Your personality type affects the way that you react to stress. There are three main stages.
When you have little or no stress, you find it easy to use the most appropriate behaviours for the situation. Very often, these are behaviours you may have learned at school, on training courses, etc.
As stress increases, 'learned behaviour' tends to give way to the natural style, so the INFJ will behave more according to type when under greater stress. For example, in a crisis, the INFJ might find a place of solitude in which to think and work, tell everyone else that you are coping, but focus primarily on trying to solve the long term problem. This means you may neglect the short term issues, make errors of fact, or ignore routine matters that might nevertheless be essential.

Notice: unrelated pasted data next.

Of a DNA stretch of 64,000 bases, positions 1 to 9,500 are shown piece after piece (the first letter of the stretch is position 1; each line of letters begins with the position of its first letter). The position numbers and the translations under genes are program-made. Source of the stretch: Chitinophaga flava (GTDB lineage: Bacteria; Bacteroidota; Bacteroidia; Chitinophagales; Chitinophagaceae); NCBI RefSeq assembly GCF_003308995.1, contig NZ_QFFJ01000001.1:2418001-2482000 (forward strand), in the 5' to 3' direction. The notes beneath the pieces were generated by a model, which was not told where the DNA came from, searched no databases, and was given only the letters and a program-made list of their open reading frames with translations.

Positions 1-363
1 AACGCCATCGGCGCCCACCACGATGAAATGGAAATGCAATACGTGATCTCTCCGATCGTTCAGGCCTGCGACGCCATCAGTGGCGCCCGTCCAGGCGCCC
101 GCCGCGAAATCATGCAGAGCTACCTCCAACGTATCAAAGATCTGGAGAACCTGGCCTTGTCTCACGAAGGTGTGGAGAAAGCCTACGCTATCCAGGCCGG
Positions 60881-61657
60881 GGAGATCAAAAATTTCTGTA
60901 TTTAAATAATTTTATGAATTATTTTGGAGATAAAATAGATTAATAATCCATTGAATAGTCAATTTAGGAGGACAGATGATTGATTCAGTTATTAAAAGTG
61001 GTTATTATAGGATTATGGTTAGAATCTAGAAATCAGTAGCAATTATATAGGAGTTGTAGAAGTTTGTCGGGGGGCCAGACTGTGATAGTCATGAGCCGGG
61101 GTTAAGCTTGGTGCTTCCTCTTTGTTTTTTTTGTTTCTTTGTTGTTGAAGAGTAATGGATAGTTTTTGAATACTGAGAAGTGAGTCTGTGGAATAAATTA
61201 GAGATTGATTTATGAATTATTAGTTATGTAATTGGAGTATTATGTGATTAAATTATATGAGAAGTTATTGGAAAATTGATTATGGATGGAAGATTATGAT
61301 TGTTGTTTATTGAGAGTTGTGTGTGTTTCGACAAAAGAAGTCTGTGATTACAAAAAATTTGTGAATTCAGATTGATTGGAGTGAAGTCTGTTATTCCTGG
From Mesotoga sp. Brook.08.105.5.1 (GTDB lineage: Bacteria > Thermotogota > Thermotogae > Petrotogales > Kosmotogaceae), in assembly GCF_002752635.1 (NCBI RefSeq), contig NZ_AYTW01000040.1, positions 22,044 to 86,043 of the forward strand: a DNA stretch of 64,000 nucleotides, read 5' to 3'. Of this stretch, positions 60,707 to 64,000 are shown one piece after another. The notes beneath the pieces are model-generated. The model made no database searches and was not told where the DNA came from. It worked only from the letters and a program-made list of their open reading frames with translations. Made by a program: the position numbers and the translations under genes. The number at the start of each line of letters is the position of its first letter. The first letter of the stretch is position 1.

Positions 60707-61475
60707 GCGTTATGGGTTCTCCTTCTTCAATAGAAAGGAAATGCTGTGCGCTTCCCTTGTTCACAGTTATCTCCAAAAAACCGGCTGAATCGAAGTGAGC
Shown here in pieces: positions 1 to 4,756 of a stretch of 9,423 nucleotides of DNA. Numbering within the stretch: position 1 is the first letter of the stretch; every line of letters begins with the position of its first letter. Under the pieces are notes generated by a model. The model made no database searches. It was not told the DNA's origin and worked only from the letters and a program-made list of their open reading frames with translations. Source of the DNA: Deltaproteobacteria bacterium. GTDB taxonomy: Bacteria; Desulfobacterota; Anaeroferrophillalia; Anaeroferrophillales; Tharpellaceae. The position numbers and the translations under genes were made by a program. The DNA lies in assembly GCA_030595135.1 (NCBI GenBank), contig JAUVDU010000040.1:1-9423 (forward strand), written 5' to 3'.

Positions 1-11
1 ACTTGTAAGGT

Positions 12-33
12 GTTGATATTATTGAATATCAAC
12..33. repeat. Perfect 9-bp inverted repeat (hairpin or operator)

Under extreme stress, fatigue or illness, the INFJ's shadow may appear - a negative form of ESTP. Example characteristics are acting very impulsively, making decisions without thinking them through, and doing things to excess - e.g.: eating, drinking or exercising. You may also be uncharacteristically critical of others, finding fault with almost everything, and being preoccupied about unimportant details. You may end up doing things that have no meaning for you, acting in a very materialistic and selfish way, cutting corners, breaking the rules, and going against your own deeply-held values. The shadow is part of the unconscious that is often visible to others, onto whom the shadow is projected. An INFJ may therefore readily see these faults in others without recognising it in him/her self.
Next: INFJ careers
©2013 Team Technology. Further articles/resources that may be of interest include: Personality Test, Personality Type Descriptions, Myers Briggs overview, The Basics of Team Building, What Career is Right for Me?, and Career ideas.